The soft-metal winding on an open-wound or a tigerline string is very fragile. Damage is less likely for the windings of a tigerline string because they are less exposed, but when they do snag, the problem can be more serious. Loose or broken windings can lead to annoying buzzing.

When the winding has become broken or loose, the string can often be saved by pulling or pushing the wire tight again over as much as the loose region on the bowing side as one can, and putting a dab of Cyanoacrylate glue ('Superglue') at the end to hold it. After this, doing the same to the other side of the region stabilises the situation.

Prevention is much better than cure. In the vast majority of cases, the snagging of the winding happens either at the nut or bridge during tuning up. The most effective method of avoiding this is, after each fraction of a turn of the tuning peg, to place a finger under the string on each side of the bridge, lift the string out of the groove, pull it towards the peg and gently let it down again. This is done at the nut as well, before one gives another fraction of a turn to the tuning peg.

It is essential that the grooves in the nut and bridge are shaped properly. They should be shaped by a round needle file of diameter somewhat larger than the string (including the winding). By thus providing a single contact line between string and groove, friction is minimised. Both ends of each groove need to be rounded somewhat to avoid snagging of the winding. Rubbing the groove with the graphite of a soft pencil provides helpful lubrication. Several applications might be needed during a tuning-up, and lifting the string under tension, as described above, and resting it on the side of the groove, will expose the groove surface for this.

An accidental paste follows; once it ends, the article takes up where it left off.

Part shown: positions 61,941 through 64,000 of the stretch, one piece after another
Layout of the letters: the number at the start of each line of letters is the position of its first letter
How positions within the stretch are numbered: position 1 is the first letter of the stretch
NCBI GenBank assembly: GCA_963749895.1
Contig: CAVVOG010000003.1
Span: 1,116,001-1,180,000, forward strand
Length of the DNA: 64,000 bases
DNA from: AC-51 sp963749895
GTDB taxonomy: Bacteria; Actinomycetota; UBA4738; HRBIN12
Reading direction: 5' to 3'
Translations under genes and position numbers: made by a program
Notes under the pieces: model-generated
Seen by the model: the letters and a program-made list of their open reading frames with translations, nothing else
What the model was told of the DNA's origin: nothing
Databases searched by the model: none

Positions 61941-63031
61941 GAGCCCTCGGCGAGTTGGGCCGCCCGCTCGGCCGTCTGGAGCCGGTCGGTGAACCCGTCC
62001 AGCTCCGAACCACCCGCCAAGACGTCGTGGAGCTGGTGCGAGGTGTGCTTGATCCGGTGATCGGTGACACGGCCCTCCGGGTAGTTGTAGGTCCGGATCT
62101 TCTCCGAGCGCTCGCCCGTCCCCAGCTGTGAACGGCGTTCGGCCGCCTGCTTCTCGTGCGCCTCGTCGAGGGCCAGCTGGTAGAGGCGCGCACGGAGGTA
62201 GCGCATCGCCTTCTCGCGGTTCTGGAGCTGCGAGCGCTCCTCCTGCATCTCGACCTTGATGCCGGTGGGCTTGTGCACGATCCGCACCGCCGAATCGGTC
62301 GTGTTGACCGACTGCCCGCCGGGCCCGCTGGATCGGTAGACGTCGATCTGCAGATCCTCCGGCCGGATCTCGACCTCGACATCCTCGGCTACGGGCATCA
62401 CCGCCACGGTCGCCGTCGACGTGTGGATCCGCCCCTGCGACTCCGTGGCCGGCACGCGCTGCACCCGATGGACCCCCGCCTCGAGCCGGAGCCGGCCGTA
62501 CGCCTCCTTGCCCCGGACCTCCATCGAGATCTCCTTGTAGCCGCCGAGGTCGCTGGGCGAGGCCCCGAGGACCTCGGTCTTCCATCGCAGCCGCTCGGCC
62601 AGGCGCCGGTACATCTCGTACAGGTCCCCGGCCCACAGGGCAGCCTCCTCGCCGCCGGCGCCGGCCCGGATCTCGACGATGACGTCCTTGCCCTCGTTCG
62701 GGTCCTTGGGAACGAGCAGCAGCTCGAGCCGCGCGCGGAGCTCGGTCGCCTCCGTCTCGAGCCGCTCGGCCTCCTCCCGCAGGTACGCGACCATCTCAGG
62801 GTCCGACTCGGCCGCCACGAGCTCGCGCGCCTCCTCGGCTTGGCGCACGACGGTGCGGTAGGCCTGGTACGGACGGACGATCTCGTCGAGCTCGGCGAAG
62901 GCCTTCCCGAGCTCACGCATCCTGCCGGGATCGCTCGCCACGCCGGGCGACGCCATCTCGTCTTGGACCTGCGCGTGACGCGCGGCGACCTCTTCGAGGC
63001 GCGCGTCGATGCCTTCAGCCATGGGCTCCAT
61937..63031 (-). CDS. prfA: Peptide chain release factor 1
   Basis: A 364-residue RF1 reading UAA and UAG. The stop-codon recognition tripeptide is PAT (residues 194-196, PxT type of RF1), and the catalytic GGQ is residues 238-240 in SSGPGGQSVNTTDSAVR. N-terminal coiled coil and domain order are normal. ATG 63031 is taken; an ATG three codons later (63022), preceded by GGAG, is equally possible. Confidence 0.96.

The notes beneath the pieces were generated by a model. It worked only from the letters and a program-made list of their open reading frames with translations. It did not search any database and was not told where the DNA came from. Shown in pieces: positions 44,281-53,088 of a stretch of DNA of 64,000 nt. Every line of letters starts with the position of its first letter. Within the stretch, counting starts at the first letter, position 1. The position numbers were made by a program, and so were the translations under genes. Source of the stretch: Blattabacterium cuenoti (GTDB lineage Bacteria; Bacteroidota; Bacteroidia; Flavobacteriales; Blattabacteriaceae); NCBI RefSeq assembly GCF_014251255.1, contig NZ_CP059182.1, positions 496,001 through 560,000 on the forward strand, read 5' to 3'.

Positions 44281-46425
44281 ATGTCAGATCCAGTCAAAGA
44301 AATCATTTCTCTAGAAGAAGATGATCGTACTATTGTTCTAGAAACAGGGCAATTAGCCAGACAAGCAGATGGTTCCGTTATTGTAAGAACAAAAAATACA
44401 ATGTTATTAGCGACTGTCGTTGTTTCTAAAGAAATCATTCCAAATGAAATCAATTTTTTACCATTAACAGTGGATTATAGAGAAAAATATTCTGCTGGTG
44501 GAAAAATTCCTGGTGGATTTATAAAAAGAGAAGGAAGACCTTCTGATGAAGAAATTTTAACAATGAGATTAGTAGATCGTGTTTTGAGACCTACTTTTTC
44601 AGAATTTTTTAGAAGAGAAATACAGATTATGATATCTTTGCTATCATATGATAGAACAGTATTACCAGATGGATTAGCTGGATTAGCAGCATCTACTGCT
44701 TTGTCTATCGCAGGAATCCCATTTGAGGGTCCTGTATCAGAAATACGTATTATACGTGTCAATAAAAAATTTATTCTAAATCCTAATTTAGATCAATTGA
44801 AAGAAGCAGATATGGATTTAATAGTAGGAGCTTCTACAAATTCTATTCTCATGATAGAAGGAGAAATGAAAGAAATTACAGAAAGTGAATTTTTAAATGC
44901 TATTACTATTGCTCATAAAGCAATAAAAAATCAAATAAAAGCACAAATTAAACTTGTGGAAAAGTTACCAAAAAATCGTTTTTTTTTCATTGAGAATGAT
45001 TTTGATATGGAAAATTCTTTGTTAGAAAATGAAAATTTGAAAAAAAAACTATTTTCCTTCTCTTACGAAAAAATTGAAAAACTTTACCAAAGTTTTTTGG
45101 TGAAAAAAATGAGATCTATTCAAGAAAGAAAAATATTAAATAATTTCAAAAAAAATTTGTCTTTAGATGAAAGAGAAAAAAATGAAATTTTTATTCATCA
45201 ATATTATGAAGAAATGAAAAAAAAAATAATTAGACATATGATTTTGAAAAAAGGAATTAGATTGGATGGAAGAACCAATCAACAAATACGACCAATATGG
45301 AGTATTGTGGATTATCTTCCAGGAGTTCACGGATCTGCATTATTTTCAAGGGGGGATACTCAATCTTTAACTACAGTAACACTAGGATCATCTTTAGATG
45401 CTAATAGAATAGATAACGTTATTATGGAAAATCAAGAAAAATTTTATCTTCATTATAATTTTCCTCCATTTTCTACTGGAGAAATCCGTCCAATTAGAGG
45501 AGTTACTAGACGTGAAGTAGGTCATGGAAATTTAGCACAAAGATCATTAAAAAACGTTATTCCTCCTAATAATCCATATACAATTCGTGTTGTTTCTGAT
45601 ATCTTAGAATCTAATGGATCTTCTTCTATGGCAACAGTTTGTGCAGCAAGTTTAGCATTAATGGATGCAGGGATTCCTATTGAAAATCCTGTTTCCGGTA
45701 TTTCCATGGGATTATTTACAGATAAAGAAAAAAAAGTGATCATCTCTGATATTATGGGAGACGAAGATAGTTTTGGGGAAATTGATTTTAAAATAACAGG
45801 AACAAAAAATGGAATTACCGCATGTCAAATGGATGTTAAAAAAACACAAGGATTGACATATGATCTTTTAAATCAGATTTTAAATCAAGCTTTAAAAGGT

When the string is put on the instrument, it is first fed into the hole in the tailpiece from underneath and carefully pulled its full length through the hole, and then threaded through the loop at the end. These operations should be done slowly so as not to snag the windings. After the end is threaded into the peg. and the peg is turned so that there is little slack left in the string, make sure that the loop end that the string goes through is as close to the tailpiece as can be. This prevents the end of the loop from damaging the winding when the tension is put on the string and everything stretches.

If the string-lifting procedure is used in the initial tuning up, and if the grooves in the nut and bridge are shaped and lubricated properly so that windings don't snag during subsequent tunings, a tigerline or open-wound string should have as long a life as a close-wound string.